by Cynthia Clampitt
The French have an expression—fauxes amis, or false friends—that refers to words in different languages or dialects that look similar but have different meanings. For example, the French word blesser might look like it is related to the English bless, but in fact, blesser means “to wound.”
Even within English, however, there are words that act like false friends. This often occurs because English has words from so many languages, but it also often happens because words can have more than one meaning. They are distantly related, so they behave like false friends, even though they are more like cousins.
The outcome of this is that people sometimes use a word that means something quite different from what they intended simply because it sounds like a word that does reflect the intended meaning.
One example is enormity. This word has begun to crop up with increasing frequency in places where the desired meaning is largeness or scope, because it sounds a lot like enormous. One might read about some executive where the “enormity of his job” is being described. Oops. Actually, enormity means “great wickedness; an outrageous or immoral act; monstrous.” It is appropriately used when describing a crime or bad behavior: “The public was shocked by the enormity of the crime.” That said, it can also be used to describe something that is really terrible. In Tortilla Flat, John Steinbeck wrote of a family waking in the forest and remembering that their house and everything they owned had just burned to the ground: “…the enormity of their situation burst upon them. ‘How did the fire start?’ asked Pablo.”
The original Latin word from which both enormity and enormous come to us—enormis— means “out of the norm,” or “out of rule.” As languages developed from Latin, they often picked up differences in interpretation. The French énormité, from which we get enormity, meant “atrocity, heinous sin.” Definitely “out of the norm.” As English evolved words from Latin, it picked up on the idea of being huge and vast, and in the 1530s, “enormous” emerged as being stuff that was outside the norm by way of size.
All that said, enormity can be used to mean excessively large, though it should only be used when something is freakishly or stunningly large—outside the norm. However, because it is primarily associated with that which is bad, it is advisable to avoid using it unless you’re describing something unpleasant. There are lots of other words that will get the idea across without having people wonder if you know the word’s meaning.” Of course, if you’re writing a murder mystery, you can use it and people who know will smile at your erudition.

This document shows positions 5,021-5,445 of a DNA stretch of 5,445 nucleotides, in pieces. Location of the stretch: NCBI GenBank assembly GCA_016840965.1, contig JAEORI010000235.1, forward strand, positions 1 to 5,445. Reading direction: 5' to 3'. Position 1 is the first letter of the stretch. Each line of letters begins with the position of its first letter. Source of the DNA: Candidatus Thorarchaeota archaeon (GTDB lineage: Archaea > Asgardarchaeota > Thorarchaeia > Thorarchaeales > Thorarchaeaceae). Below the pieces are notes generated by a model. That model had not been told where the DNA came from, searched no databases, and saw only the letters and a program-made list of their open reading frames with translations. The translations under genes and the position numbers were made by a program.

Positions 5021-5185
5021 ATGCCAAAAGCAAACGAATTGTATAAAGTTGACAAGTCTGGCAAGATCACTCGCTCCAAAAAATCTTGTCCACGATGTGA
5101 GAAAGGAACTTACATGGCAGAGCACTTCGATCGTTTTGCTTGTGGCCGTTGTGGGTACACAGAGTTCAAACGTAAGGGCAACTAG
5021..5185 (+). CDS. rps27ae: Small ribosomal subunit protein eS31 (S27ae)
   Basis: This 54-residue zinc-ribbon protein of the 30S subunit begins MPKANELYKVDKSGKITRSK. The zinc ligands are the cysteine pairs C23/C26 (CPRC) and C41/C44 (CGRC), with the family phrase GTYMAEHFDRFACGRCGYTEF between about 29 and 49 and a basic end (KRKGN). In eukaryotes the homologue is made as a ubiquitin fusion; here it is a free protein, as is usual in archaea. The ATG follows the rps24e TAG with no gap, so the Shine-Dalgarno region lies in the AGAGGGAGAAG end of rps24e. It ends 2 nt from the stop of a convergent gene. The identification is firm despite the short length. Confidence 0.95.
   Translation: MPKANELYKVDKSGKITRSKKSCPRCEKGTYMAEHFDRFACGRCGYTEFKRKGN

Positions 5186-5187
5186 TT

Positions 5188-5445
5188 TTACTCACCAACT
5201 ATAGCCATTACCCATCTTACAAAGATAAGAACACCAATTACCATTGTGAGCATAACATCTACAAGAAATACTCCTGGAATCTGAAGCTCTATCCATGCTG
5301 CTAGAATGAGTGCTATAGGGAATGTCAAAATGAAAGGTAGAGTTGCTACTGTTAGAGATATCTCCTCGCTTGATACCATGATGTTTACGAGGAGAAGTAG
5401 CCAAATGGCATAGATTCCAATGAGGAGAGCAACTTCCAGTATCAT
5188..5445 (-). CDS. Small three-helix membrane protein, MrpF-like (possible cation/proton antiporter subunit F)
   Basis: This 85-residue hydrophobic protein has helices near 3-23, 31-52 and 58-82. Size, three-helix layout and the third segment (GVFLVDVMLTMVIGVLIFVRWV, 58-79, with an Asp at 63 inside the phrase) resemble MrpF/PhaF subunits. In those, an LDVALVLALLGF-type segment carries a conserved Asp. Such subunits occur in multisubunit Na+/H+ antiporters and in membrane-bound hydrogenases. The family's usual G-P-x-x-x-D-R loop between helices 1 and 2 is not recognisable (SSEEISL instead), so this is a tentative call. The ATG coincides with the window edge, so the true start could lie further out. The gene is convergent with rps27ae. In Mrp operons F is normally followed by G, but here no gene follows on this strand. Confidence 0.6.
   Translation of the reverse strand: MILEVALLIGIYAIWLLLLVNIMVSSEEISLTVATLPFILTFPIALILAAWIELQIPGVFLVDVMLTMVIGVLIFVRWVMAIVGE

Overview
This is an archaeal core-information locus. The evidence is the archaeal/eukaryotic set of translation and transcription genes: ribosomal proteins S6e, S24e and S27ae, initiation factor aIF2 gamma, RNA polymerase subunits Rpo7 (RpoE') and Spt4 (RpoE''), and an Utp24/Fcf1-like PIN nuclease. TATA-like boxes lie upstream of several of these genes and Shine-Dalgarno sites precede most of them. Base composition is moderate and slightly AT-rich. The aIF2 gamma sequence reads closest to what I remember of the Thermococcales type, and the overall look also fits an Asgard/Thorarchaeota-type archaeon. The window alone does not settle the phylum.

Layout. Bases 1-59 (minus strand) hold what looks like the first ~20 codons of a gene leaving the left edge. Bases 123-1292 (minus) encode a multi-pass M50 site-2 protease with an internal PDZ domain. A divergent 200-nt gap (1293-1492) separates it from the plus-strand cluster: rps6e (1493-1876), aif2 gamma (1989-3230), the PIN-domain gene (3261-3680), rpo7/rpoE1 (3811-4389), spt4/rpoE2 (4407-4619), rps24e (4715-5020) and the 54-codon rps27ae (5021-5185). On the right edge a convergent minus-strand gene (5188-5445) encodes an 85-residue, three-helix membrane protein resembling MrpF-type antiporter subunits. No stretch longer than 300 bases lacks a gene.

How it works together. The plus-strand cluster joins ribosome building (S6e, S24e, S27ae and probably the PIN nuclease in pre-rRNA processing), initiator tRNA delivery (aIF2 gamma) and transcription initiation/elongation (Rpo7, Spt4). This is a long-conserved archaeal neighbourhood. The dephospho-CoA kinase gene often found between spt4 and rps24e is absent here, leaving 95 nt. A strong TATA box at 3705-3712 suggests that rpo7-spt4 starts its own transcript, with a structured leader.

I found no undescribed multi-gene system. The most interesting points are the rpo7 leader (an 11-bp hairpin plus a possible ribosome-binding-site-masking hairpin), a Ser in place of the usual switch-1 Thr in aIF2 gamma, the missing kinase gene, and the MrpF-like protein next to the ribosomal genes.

Next up: how many of you know the difference between uninterested and disinterested? If you know, then you are among the few. For the others: uninterested means you don’t care; disinterested means you don’t have a vested interest in something or don’t gain any benefit from the outcome. An umpire cannot be uninterested in a game but must be disinterested. Here, the issue is a multiple meaning word: to be drawn to vs. gaining a benefit from.
While editing a language acquisition program for an educational publisher, the word confusion that drove me craziest involved the words port, export, and import. No matter what notes I sent out or what warnings I gave, I kept getting instructional material that connected these words: “it’s called an export because it comes out of a port” sort of thing. In this case, we’re not dealing with multiple-meaning words; the various ports here are completely unrelated.
The port that we find in port, seaport, or airport comes from the Latin portus, which means “port, harbor, entrance, door.” The port in export and import comes from the Latin portare, which means “to carry.” This is where we get words like porter and portable. It’s also the port in transport, which means “to carry across.” Of course, this usage only affects your writing if you’re writing instructional material of some sort (though that happens often enough to warrant sharing this). You can use export without knowing that it’s linguistically unrelated to seaport. But it is a perfect example of the kind of false friend that can potentially get writers into trouble. The point here is that, if you are going to say something about language, make sure you look it up before you comment on the meaning or relationship of a word.
These are just a few examples of words that seem similar but aren’t. I guess the best advice is, while it’s nice to look up everything when you have the time, it becomes vital when you’re going to write things down.
Cynthia Clampitt is a freelance writer, food historian, and traveler. She loves history, geography, culture, literature, and language—and the place where all of these intersect. She is the author of the award-winning travel narrative, Waltzing Australia, and keeps two blogs, http://www.theworldsfare.org and http://www.waltzingaustralia.com .